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Cambridge University Science Magazine
Apparently, yes! According to experiments published in Current Biology by Christopher Berger and Henrik Ehrsson; what you hear can change what you see, what you see can change what you hear, and what you imagine can change both. This is because the human brain processes information from different senses at the same time to construct a representation of the external world. And when these sensory inputs are mismatched, the brain produces a ‘best guess’ that can result in a perception different from reality, called an illusion.

For instance, the classic McGurk Effect showed that volunteers hearing the sound ‘ba’ but watching a mouth form the phoneme ‘ga’ perceived a completely different sound ‘da’. Until now it was thought that such illusions could only be caused by the integration of different senses. But three experiments by Berger and Ehrsson revealed a new source of illusions based on how imagination influences the brain’s perception of events. The first experiment showed that sound imagery can produce a visual illusion. Participants imagined the sound of two circles colliding while watching them collide, then falsely reported seeing the circles bounce off one another. The second experiment showed that visual imagery can create an auditory illusion.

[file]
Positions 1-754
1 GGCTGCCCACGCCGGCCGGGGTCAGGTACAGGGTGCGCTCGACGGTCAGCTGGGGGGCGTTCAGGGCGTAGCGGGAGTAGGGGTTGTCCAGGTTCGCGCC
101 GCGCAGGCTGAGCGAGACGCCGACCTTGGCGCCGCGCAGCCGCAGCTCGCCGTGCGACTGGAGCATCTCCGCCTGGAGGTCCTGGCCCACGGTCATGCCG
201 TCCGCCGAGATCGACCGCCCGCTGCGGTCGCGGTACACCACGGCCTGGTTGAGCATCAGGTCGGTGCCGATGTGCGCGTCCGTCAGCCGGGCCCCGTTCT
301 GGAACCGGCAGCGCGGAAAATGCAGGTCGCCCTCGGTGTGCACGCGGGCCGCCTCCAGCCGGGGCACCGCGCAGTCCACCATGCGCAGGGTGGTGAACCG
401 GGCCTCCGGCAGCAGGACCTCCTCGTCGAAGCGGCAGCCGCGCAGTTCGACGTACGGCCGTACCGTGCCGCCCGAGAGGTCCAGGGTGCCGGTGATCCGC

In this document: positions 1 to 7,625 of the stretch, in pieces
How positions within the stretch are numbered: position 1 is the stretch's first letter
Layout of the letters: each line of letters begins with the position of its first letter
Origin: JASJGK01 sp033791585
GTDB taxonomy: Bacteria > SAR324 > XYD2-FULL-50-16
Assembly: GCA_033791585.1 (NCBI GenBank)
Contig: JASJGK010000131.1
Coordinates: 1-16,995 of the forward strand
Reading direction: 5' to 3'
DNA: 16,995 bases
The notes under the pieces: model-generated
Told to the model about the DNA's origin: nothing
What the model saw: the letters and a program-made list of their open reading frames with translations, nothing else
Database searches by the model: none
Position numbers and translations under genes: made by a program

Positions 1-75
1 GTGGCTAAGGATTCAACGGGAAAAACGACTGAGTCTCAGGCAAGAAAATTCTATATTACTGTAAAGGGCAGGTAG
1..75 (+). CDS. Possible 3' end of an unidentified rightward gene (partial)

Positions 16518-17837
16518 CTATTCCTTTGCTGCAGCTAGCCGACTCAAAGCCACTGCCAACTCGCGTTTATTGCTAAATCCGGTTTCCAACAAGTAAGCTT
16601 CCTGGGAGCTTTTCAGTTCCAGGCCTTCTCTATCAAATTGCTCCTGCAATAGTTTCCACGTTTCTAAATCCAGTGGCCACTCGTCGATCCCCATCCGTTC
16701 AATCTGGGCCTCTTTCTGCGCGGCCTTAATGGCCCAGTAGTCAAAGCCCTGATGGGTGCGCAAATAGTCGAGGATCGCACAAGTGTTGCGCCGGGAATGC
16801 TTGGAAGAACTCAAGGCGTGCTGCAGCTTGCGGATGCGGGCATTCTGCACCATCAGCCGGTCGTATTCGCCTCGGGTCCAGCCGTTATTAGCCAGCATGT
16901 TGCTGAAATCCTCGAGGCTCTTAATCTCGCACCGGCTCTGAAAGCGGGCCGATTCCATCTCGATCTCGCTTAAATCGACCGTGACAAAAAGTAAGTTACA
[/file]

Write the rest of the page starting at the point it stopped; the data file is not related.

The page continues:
Participants reported hearing sound emanate from the place where they had imagined a white circle – a location different from the true source. In the third experiment, participants imagined the sound ‘ba’ while watching the pronunciation of ‘ga’, and reported hearing the sound ‘da’, similar to the McGurk Effect. This confirmed that mental imagery can create illusions in complex speech. Taken together, these experiments show that our imagination can change real-world perception. This has profound implications for people with psychiatric disorders who have difficulty distinguishing thoughts from reality. This might also help readers empathize with Don Quixote!

DOI: 10.1016/j.cub.2013.06.012

Written by Chris Creese.